Alberta Year in Review


Law of the Year

Distracted Driving

Bill 16, the Traffic Safety (Distracted Driving) Amendment Act, 2010, took effect Sept. 1. It bars drivers from reading, writing or attending to personal hygiene or grooming and holding/using hand-held, portable communication/entertainment devices, such as cell phones, laptops or MP3 players, while driving.


Other Notable Regulatory Changes

Forklift Safety

In Jan., Alberta Occupational Health and Safety released new forklift health and safety best practice guidelines that cover:

  • Relevant laws
  • Key elements of an OHS program for forklifts
  • Hazard assessment
  • Worker training and competency
  • Management, supervision and internal responsibility
  • Safe operating procedures
  • Equipment maintenance and modification
  • Facility design
  • Preventing injuries to muscles, joints and bones.


In June, the government released best practice guidelines for employers and workers in the healthcare industry to improve health and safety. Volume 4 is on assessment and control of physical hazards.

COR Program

In July, stricter guidelines took effect for companies to keep their Certificate of Recognition and stay eligible for annual workers’ comp rebates and able to bid on certain projects.

Workers’ Compensation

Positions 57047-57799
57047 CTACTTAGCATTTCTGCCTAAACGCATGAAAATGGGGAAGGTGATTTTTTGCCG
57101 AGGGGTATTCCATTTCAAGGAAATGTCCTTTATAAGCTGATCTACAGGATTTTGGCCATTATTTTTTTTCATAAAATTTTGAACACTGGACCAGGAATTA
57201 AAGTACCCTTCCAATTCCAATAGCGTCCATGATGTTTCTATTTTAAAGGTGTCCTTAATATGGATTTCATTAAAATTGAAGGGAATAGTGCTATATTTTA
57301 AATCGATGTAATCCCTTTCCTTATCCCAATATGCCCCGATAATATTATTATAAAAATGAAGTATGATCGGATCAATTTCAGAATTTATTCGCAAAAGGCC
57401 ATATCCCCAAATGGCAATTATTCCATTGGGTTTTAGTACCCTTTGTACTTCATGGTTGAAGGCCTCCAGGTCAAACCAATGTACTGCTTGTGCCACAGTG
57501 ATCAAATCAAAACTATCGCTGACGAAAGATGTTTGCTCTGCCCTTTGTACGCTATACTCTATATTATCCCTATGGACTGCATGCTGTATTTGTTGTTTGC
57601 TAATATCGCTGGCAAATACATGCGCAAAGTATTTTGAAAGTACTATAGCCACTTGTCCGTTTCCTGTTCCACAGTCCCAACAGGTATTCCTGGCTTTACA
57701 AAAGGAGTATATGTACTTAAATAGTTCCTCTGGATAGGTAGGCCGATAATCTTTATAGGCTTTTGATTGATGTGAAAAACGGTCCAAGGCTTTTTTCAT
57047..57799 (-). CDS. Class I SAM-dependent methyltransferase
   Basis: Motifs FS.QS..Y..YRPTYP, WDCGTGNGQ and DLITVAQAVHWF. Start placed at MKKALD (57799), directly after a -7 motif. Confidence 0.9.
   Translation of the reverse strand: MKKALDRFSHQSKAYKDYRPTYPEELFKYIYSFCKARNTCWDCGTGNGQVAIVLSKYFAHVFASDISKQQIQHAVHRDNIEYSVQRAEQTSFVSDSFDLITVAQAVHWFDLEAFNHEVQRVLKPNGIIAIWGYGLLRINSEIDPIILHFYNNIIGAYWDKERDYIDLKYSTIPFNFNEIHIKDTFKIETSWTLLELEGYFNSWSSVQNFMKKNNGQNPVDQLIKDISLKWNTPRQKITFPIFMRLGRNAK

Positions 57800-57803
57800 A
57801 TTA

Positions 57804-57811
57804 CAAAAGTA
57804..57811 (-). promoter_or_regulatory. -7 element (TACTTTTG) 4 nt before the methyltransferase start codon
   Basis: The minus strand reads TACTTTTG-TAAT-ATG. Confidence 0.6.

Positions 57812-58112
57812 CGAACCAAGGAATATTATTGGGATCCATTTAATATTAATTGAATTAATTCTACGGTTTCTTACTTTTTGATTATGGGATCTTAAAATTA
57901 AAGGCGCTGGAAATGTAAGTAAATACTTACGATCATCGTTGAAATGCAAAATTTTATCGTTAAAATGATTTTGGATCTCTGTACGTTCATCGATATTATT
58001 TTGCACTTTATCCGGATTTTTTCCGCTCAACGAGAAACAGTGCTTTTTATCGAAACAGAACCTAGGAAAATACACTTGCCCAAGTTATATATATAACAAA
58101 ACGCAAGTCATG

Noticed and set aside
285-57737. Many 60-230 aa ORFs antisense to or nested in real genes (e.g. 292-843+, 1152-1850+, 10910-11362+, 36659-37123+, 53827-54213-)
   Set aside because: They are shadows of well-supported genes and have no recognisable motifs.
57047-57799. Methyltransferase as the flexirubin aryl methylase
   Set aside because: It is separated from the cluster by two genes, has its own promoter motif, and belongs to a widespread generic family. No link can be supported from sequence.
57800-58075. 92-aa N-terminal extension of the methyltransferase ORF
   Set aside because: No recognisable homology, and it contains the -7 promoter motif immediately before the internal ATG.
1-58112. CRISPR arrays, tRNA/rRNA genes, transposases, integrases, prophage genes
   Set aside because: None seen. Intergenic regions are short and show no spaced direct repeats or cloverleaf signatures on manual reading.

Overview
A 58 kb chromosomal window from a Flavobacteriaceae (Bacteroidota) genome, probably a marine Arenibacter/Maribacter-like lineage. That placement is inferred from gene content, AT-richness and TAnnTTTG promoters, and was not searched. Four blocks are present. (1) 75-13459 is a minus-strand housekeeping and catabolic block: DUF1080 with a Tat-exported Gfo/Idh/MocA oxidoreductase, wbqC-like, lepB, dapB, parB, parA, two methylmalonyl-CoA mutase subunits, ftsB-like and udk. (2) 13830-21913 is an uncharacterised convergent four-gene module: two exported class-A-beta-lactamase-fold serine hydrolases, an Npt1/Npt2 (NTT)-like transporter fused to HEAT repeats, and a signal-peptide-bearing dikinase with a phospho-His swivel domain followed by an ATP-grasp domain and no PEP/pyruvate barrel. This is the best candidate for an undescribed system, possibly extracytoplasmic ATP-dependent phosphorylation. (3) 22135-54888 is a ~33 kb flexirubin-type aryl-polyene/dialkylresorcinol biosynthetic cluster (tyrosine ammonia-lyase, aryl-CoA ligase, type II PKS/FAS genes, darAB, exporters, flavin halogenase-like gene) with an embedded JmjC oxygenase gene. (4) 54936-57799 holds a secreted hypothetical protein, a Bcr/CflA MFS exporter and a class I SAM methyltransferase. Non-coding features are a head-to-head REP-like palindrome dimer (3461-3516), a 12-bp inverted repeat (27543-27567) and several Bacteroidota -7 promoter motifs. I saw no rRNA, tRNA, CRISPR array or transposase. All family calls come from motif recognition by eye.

In May, four more cancers—prostate, breast, skin and multiple myeloma—were added to the list of cancers with presumptive workers’ comp coverage for full-time firefighters.

Amusement Ride Safety

In March, the government implemented new rules on amusement ride safety after an incident at the Calgary Stampede in 2010. For example, owners must keep on-site inspection reports from all jurisdictions in which an amusement ride has operated for five years and complete an owner and Alberta Safety Codes Officer checklist for each ride.


Case of the Year

AB Case Demonstrates that Due Diligence Defence Can Work

An oil company hired a crane company to lift a piece of oilfield equipment and an independent supervisor to coordinate and supervise the lift. A rigger was killed during the lift when he stepped on the “grasshopper” linkage to free a stuck sling and was hit in the head. The crane company was charged with two OHS violations, but the Alberta Provincial Court ruled that the crane company had exercised due diligence and dismissed both charges. No one involved in the lift knew that the rigger was going to step on the grasshopper—it was a spontaneous action in response to the stuck sling. The court described the tragedy as “one of the bizarre and unimaginable accidents that are rare” [R. v. Procrane Inc., [2011] ABPC 28, Jan. 26, 2011].